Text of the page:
A £3.2 million plan to expand one of the UK's main haematology centres is to get under way next month, it has been announced.
The expansion at the Queen Elizabeth Hospital, Birmingham, is backed by a locally-based charity, Cure Leukaemia, which has promised to raise £1 million towards it.
It is set to double the size of the existing Centre for Clinical Haematology, allowing more space for patient care and research.
Professor Charlie Craddock, who helped found the charity, said: ‘Once established, the Centre’s capacity for research nurse positions, clinical trials and patients treated will be doubled. Over 100 jobs will be created - further enhancing Birmingham’s reputation for clinical excellence in the life science sector.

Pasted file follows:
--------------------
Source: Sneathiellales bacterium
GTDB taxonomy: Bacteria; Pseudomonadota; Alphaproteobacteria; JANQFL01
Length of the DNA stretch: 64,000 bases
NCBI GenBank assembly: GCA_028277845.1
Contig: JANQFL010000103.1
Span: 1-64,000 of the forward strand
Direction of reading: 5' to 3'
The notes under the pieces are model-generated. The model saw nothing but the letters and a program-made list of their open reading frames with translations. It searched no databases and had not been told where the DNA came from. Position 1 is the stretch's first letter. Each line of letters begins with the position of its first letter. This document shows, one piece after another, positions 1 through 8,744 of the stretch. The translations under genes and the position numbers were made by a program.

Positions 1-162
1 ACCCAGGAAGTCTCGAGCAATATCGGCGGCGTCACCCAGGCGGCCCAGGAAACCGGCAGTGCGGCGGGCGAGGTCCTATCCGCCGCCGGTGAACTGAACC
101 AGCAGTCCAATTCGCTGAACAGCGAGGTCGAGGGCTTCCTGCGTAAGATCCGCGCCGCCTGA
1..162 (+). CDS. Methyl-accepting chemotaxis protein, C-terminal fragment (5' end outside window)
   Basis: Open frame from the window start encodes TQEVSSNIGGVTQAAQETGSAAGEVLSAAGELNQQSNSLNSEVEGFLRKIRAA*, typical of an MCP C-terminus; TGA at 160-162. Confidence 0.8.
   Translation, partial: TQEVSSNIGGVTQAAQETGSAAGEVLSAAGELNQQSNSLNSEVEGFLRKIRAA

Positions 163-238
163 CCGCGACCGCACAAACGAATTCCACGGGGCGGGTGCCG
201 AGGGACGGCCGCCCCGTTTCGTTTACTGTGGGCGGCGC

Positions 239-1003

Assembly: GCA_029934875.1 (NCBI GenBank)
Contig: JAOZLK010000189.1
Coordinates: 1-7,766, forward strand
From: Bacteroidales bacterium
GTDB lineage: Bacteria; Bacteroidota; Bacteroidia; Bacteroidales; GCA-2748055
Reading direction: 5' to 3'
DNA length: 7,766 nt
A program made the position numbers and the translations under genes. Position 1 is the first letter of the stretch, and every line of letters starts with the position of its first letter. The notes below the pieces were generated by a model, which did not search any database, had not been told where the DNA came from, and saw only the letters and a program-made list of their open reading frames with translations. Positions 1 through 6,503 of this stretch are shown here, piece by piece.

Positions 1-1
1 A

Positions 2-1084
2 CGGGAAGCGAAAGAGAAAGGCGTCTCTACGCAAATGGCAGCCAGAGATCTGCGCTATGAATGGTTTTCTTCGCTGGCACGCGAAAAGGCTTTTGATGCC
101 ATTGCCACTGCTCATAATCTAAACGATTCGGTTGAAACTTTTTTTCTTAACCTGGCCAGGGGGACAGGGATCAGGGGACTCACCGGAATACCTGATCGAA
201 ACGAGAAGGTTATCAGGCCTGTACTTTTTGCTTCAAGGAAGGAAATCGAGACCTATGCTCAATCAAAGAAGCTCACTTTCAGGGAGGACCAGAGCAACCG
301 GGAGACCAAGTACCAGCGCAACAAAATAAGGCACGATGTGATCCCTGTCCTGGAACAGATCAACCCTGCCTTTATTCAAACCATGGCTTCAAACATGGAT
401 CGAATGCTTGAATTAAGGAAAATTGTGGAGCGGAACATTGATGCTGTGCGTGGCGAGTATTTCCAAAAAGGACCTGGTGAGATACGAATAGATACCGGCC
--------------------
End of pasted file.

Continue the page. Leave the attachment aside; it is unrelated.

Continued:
‘Patient experience will be transformed by amalgamating all haematology and blood cancer services into a single space, from out-patient services to clinical trials.
‘These are just some of the benefits that the Centre’s development will enable. Not only will the Centre immediately increase the number of lives saved but also hasten global progress towards establishing effective treatments for all blood cancers within our lifetime.’
One of the architects of the expansion is a patient at the centre, treated for angioimmunoblastic T-cell lymphoma.
The architect Igor Kolodotschko said: ‘The clinics I attended at the Centre were always so busy and you could tell there were just too many patients for the staff to cope with and not enough space to comfortably house them.
‘I am sure this vital and transformational expansion of the Centre will ensure these pressures are placed firmly in the past and more and more patients are able to access the life-saving treatments I was lucky enough to benefit from.’
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